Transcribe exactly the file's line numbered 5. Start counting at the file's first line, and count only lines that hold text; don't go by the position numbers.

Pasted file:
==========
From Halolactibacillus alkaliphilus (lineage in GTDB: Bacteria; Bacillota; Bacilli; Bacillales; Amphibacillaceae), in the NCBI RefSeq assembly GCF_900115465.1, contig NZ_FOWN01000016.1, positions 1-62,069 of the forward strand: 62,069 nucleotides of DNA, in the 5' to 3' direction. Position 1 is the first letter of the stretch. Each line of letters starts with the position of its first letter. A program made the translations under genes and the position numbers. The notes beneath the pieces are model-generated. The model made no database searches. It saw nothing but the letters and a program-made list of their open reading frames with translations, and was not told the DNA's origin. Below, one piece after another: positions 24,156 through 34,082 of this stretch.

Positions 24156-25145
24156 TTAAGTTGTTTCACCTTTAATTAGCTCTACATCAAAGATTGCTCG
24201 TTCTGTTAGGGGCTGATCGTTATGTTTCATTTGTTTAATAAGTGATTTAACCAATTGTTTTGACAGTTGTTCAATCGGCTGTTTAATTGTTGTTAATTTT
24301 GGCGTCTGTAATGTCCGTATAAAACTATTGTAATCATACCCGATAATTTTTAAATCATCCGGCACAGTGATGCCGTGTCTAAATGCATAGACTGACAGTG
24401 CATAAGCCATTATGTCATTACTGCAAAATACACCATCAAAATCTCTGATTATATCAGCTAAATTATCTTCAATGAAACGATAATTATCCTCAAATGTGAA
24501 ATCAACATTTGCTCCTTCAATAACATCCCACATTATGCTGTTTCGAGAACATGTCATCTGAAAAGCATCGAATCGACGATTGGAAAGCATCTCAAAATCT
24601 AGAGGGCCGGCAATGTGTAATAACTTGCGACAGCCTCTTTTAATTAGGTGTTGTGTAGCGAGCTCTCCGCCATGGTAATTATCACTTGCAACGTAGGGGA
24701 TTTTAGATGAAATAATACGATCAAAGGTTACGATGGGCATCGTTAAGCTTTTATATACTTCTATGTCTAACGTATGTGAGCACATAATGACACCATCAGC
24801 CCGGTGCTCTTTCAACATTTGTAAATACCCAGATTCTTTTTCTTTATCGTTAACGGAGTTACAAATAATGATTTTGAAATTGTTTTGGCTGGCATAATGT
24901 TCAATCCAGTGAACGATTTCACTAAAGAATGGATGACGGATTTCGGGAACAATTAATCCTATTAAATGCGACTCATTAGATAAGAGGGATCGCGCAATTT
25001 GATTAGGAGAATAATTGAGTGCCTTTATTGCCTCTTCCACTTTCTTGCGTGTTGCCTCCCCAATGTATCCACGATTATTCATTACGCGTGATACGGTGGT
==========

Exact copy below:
24301 GGCGTCTGTAATGTCCGTATAAAACTATTGTAATCATACCCGATAATTTTTAAATCATCCGGCACAGTGATGCCGTGTCTAAATGCATAGACTGACAGTG